Though I’m still crossing my fingers that all this motion-controlling, eye-popping nonsense will pass the way it did in the 80s, I’ll admit I was impressed by Sony’s 3D display, with its capacity to give two players, appropriately seated, entirely different views on the same television screen. As for Move, Sony’s gamble paid off: if it thought having Ken Levine stand on stage and say he was on-board would convince fence-sitters to accept the motion controller, it was right. Levine’s decision to also develop a portable BioShock game for Sony was almost dumbfounding.

Looking ahead, Sony seems poised to take the lead after years of lagging behind the other two heavyweights of the gaming industry. Though services like PlayStation Suite, and safeguards against future attacks on PSN, were only vaguely mentioned, Sony projected great confidence and energy about the near future of their company and the network it fosters. Early on, Tretton made an appeal to gamers who, like me, had once been a part of the PlayStation family and had since left, hoping that this year’s presentation would convince us that it was time to return. With a new Sly Cooper on the horizon, HD rendering of all the classic Sony games I never played, and an endorsement from Mr. Rapture himself, I might actually have been won over.

I’m interested to know what others — Sony prodigals like myself, in particular — have to say about last night. Did Sony impress you, or was the absence of Twisted Metal, God of War, and Square-Enix (neither Final Fantasy nor the long-hoped-for Kingdom Hearts 3 made an appearance) enough to leave a poor taste in your mouth?

Either way, the ball is now in Nintendo’s court. Can the Big N wrest dominance from Tretton’s hands, repeating the thrilling experience that was last year’s presentation?

We’re about to find out.


The professionalism, charm, and polish of Nintendo’s press conference this year were apparent from the moment the lights dimmed, as we were treated to an orchestral and video montage of Link’s quarter-century heritage. Nintendo wasted no time reminding us of the memories it has been responsible for creating, and thanking us for the symbiotic relationship that has let the company thrive even over the last few years of lackluster “hardcore offerings.”

Last year’s big news was the 3DS, a handheld sendoff to pesky red & blue glasses which gained a tremendous amount of attention for its efficacy at providing a deep visual experience and a slew of big-name titles prepared to support that depth. Today Reggie Fils-Aime picked up where 2010 left off, showcasing gameplay trailers for new and already announced titles alike, enthusiastically (if not convincingly) touting Mario Kart as a never-before-seen experience, shedding new light on Kid Icarus: Uprising‘s story, and revealing a sequel to the cult hit Luigi’s Mansion which looks perfectly at home in the small, 3D format.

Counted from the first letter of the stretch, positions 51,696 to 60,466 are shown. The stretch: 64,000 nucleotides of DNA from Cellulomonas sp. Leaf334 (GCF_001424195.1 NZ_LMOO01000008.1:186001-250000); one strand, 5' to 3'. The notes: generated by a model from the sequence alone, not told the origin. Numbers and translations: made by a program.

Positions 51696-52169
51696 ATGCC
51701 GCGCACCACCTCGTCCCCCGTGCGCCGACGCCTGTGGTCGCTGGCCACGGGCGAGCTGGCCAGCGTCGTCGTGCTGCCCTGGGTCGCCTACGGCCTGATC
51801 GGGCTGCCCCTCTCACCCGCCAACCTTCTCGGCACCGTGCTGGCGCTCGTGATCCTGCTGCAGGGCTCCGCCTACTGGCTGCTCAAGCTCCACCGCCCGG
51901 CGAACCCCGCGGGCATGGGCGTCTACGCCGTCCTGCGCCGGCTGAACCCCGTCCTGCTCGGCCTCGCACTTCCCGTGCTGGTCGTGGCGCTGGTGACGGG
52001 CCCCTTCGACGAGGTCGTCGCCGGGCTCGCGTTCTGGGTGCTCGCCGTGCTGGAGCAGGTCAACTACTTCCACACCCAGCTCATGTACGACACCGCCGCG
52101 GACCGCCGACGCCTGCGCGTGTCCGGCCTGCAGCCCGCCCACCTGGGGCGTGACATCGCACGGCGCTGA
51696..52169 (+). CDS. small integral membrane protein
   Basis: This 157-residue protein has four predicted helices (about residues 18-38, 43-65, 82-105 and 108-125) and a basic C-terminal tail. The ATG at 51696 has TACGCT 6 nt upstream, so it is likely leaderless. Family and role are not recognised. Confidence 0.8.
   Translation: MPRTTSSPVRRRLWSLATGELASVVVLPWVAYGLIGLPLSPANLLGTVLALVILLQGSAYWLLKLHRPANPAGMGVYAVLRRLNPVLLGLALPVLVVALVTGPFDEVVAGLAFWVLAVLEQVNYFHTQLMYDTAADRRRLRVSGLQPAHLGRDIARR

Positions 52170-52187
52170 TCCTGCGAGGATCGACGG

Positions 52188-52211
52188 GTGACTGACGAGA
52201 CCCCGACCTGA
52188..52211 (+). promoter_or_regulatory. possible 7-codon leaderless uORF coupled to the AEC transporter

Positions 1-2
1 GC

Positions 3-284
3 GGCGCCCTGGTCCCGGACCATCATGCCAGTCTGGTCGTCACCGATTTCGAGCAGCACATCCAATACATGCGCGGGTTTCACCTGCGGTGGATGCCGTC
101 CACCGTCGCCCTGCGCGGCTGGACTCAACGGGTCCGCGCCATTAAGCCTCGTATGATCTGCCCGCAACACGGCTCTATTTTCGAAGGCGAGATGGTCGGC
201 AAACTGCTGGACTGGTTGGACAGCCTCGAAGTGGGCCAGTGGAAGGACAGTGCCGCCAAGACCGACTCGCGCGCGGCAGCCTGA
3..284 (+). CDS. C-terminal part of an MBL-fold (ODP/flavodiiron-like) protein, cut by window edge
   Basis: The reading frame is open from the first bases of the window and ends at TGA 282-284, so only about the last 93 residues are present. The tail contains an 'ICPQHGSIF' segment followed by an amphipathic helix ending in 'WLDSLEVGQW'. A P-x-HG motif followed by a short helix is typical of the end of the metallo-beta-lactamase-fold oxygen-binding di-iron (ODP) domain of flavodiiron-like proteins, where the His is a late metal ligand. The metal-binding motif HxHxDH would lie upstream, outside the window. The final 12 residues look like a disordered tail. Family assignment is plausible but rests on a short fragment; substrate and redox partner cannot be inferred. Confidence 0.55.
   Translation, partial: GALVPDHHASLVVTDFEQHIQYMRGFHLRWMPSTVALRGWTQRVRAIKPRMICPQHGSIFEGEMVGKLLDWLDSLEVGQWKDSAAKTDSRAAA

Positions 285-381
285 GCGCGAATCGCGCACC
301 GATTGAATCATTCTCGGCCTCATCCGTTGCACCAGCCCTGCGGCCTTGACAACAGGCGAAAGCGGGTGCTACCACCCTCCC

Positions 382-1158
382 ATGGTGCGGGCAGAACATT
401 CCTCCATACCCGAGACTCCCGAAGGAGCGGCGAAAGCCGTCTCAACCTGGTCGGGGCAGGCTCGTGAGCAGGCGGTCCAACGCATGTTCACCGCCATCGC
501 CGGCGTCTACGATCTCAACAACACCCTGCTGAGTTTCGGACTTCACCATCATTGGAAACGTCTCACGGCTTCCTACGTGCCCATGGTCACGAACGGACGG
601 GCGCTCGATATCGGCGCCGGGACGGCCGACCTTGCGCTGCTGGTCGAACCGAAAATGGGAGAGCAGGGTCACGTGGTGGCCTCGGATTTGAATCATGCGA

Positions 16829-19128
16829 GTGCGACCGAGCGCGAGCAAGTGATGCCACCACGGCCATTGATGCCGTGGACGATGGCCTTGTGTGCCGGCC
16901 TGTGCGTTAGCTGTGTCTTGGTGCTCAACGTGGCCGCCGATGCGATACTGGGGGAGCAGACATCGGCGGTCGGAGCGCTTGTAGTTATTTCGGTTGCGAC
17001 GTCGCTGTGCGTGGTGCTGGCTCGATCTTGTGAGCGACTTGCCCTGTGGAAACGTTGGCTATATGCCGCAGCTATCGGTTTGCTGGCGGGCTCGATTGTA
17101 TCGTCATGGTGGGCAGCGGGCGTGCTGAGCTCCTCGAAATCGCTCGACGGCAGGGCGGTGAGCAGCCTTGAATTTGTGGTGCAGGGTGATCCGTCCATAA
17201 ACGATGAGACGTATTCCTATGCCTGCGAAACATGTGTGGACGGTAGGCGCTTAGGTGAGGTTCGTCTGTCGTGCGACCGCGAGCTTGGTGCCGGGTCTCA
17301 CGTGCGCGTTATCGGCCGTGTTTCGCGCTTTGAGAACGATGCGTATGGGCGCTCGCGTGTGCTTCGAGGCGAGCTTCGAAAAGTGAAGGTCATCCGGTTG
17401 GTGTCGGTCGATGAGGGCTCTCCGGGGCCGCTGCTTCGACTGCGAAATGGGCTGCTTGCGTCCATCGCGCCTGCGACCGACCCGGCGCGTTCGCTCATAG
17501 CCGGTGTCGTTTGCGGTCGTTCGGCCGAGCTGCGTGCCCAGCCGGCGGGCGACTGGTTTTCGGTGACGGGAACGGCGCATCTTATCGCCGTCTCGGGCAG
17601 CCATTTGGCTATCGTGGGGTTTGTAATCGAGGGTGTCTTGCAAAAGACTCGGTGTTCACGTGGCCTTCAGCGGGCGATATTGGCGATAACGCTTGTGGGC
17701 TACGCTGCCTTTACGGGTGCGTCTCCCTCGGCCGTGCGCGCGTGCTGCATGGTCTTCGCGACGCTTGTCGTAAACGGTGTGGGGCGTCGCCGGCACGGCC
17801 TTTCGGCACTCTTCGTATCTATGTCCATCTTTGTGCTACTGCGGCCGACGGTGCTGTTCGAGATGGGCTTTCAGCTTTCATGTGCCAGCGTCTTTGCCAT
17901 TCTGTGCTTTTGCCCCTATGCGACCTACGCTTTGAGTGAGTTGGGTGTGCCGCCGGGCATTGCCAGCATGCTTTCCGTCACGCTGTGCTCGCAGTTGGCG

Finally, Project Cafe received an actual name: Wii U. But what precisely is the new device?Finally, Project Cafe received an actual name: Wii U. But what precisely is the new device? A console, a controller, an interactive iPad? As impressive as the technology seems to be, Nintendo was surprisingly vague about what Wii U actually is; if one’s only source of information were the presentation itself, one might be led to believe that Wii U was simply a new touch-screen controller. Only with some digging did an image of the new console itself, to which the innovative controller is tethered, surface — one image but no statistics, pricing, or release date.

Still, the high-definition graphical capacity (welcome to the party) and a mind-blowing list of third-party endorsers (including Peter Moore, Ken Levine, and Warren Spector) are enough to dismiss any lingering doubts of Nintendo’s commitment to staying relevant in the gaming industry for another 25 years. Nintendo may have come from behind, but it definitely just took the lead.

For those so-inclined, I also covered Ubisoft and EA‘s press conferences last year on my personal blog.

“Intelligent” Design

The other day I fired up Assassin’s Creed II to run around Renaissance Florence and, had it not been for a mandatory update I couldn’t access from my dorm, to finally try out the “Bonfire of the Vanities” DLC I picked up this summer but never played. When the latter failed, I settled for the former, and for a half-hour or so I enjoyed the general freedom of exploration, the smoothness of the combat, and the details of city life.

But around the thirty minute mark the enthusiasm began to wane. Having already finished the story, discovered “The Truth,” gathered all the feathers, and fully furnished Monteriggioni, there wasn’t much left in Florence. The bards, strumming merrily on their mandolins and hoping for a few florins; the shopkeepers, defending their extortionist rates; the heralds, denouncing my atrocious behavior — at first, it was invigorating, but it soon became insipid.